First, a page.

No doubt Hitler would have loved the idea of having nuclear weapons, but several factors might have tempered his enthusiasm. The first was the timescale as it soon became clear that Germany would not be able to produce a workable bomb before 1947 and with his troops crushing all that came before them across Europe, it’s perfectly conceivable that the German leader believed the conflict would be done and dusted by then.
Then there was the uncomfortable and rapidly expanding realisation that the Nazis had shot themselves in the foot by forcing so many scientists out of their positions during the 1930s. I never met their crazed leader personally, but I’m willing to bet he was a man who didn’t do well with admitting his mistakes and trying to rectify them.
Between 1939 and 1942, Germany’s nuclear program remained under military control, specifically the Heereswaffenamt (HWA, Army Ordnance Office), but this was far from the streamlined, coordinated effort that was going on in the United States.
Unlike in America, the German nuclear program remained heavily fragmented. At its peak in 1942, around 70 scientists were working on the project but certainly not full time. To compound the problems, factions began to appear within the program with different groups competing for budgets and personal rivalries and political allegiances adding to the sense that the German nuclear program never really got anywhere near the scale or coordination of the Manhattan Project.
1942 was a turning point for the Nazis in several ways, their thunderous blitzkrieg came unstuck in the frozen Russian homeland and it was also around this time that Germans appeared to concede that their hopes of building a weapon that could have a significant impact on the war were destined to fail.
The nuclear program was transferred to the Reichsforschungsrat (RFR, Reich Research Council) where it was placed under the leadership of Hermann Göring, head of the Luftwaffe at the time and unquestionably a man who knew next to nothing about nuclear physics.
The Alsos Mission
As the war began to slowly swing in the Allies favour and as the Manhattan Project accelerated, the question of how close Hitler was to a nuclear weapon became more pertinent than ever. The German leader’s frequent reference to Wunderwaffen (wonder weapons) certainly led to plenty of speculation. Was he referencing the V weapons? Or was there something altogether much worse hiding in the shadows?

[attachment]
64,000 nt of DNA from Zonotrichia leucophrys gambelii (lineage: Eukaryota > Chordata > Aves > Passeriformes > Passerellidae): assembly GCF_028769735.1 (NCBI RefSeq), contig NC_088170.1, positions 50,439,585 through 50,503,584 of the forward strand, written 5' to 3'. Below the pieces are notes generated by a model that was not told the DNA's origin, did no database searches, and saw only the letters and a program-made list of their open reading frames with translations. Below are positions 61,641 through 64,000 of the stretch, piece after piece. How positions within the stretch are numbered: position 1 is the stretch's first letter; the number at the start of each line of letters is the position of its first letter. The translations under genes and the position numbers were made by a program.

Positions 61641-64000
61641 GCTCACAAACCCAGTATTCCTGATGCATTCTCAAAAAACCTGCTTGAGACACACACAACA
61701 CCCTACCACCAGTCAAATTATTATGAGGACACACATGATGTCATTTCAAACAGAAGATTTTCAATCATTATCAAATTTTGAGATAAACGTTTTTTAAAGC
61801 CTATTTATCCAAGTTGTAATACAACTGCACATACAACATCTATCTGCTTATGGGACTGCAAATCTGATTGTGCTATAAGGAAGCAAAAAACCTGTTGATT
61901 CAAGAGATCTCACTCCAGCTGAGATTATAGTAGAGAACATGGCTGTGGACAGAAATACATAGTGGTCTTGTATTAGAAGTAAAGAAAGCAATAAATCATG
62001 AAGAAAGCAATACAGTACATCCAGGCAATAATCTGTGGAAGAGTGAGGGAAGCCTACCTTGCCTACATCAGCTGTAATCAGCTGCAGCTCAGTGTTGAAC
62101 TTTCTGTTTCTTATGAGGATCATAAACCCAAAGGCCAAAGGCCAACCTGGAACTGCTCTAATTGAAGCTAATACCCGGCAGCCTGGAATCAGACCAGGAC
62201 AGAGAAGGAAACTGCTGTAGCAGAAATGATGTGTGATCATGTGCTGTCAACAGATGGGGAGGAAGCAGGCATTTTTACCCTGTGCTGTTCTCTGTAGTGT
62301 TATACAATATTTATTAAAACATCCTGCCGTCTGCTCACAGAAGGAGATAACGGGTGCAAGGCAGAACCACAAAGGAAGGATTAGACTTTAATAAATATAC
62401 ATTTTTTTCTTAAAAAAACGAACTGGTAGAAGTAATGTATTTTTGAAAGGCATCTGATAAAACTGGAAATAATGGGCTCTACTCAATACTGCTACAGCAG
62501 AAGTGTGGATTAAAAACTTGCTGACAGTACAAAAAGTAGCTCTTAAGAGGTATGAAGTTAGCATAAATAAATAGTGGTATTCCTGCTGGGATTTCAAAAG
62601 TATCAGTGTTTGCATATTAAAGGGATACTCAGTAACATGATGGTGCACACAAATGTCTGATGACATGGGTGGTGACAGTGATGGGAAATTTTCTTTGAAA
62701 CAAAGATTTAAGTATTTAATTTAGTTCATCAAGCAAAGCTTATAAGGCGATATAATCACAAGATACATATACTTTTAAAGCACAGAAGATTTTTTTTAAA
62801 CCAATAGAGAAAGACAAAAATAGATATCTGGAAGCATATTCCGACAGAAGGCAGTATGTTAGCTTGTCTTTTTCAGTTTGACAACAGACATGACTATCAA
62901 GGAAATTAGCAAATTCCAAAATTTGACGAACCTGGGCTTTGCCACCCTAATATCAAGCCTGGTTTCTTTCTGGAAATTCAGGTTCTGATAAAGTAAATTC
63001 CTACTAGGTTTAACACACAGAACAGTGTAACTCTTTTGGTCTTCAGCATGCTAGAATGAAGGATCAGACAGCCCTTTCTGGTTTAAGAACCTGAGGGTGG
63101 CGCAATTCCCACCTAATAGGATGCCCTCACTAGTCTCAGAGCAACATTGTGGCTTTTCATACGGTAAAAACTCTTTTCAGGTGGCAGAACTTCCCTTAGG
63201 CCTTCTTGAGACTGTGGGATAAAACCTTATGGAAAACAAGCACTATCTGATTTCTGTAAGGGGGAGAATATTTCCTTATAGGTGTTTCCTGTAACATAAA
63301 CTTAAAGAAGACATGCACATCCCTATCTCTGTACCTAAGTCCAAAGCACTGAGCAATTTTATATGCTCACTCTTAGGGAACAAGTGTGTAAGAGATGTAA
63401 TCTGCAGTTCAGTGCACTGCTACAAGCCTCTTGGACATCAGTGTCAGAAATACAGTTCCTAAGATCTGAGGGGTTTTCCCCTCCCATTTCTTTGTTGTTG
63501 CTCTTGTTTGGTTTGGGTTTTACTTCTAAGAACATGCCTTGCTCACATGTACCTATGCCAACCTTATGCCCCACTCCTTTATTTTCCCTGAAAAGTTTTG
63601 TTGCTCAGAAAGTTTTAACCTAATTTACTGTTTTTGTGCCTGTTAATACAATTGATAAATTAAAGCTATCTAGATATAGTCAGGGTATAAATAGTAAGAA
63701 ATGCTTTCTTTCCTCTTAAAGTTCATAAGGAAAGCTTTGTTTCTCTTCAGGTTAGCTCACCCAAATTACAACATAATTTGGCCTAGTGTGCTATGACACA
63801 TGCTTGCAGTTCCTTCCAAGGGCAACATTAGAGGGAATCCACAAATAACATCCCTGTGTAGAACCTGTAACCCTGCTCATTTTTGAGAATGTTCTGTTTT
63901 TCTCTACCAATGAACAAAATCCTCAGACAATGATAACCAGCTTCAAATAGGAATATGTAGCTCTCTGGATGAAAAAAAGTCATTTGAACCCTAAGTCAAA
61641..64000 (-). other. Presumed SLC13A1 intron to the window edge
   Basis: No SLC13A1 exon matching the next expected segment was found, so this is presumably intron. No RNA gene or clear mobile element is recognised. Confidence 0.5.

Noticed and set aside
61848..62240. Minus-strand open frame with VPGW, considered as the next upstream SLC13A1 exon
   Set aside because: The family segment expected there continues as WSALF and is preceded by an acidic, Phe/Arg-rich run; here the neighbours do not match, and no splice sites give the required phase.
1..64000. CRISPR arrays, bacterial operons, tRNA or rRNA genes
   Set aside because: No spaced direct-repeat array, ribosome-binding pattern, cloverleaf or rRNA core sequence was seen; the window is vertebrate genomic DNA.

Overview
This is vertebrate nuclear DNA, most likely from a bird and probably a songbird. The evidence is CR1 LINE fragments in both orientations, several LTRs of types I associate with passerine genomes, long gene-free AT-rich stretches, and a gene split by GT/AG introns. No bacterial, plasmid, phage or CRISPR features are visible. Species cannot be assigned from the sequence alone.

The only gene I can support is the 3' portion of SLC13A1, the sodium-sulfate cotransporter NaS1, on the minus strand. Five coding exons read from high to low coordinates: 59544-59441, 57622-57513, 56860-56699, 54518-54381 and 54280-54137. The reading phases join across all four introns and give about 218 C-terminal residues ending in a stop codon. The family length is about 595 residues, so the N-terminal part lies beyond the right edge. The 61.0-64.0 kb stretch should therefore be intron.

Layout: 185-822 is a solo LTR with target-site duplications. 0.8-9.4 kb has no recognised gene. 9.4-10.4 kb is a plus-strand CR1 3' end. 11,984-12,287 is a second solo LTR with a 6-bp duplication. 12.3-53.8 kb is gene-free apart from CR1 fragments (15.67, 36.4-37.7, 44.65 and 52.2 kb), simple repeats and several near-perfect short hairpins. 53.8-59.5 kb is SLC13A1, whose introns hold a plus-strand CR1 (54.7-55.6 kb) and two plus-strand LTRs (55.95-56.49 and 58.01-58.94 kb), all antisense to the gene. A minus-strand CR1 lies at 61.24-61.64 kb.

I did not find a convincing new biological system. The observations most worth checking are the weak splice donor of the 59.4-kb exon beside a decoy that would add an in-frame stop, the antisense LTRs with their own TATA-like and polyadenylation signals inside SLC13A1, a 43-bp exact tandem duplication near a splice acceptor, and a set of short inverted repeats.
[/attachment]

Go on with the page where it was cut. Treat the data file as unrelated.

To address this knowledge gap, the Allies formed a covert special-ops unit in 1943, code-named, the Alsos Mission. They were tasked with not only finding out how far along the Germans were with building a nuclear bomb but also sabotaging anything they came across.
In the early stages of the Alsos Mission, the group moved with the invading Allied army up through Italy, interrogating officers and scientists whenever they became available. Once Rome had been taken, the group carefully combed through information and while evidence was severely lacking, early reports sent back from the Alsos Mission suggested that the Germans were not very far along with their nuclear program. But to get a clearer idea, they would have to enter the German homeland itself.
On 30th March 1945, soldiers with the Alsos Mission arrived in Heidelberg in southwest Germany. It was here that several key scientists were captured, and where the group got their clearest indication yet of what they were up against. After the interrogations, the group were able to pinpoint three sites of interest; a laboratory in Tailfingen, another in Hechingen, and perhaps most notably a site on Haigerloch, where the captured scientists claimed an experimental natural uranium reactor had been moved to.
But as the Allies moved in from all sides, things were certainly not quite as cooperative between the Allies as they could have been. While they were all indeed focused on ridding the world of the scourge of Nazism, they were also very much aware of what might come next. At the Yalta conference in February 1945, the Allies had effectively carved up a post-war Europe, with each of the four major allies, the U.K, USA, France and Soviet Union assigned a sector within defeated Germany.
The problem was that several of the sites of interest lay either within the French or Soviet sphere of influence. So the Americans did not the honourable thing and backed away. Who am I kidding, of course they didn’t. After reaching a factory in Staßfurt, in the Soviet zone, they discovered large quantities of nuclear material. Over the next ten days, 260 truckloads of uranium ore, sodium uranate and ferrouranium weighing about 1,000 tons were whisked away, with most of it ending up in the U.K.
With French forces pushing rapidly eastward, it was a race against time for the Alsos Mission to reach the three principal sites – which as you might guess lay in what would become the French sector of Germany. Operation Big began on 22nd April 1945 with a small group sent in ahead of the advancing Allied line. Their focus was initially in and around the small German town of Haigerloch, close to the western border with France. This was a strange and dangerous period during the war, because even though it was plain to see that Germany was collapsing, groups known as the Wehrwulfs, ultra-loyal Nazi Youth, still roamed freely. And I’m sure I don’t need to tell you that these weren’t pleasant men, in fact, I can’t think of too many worse four-word combinations as ultra-loyal Nazi Youth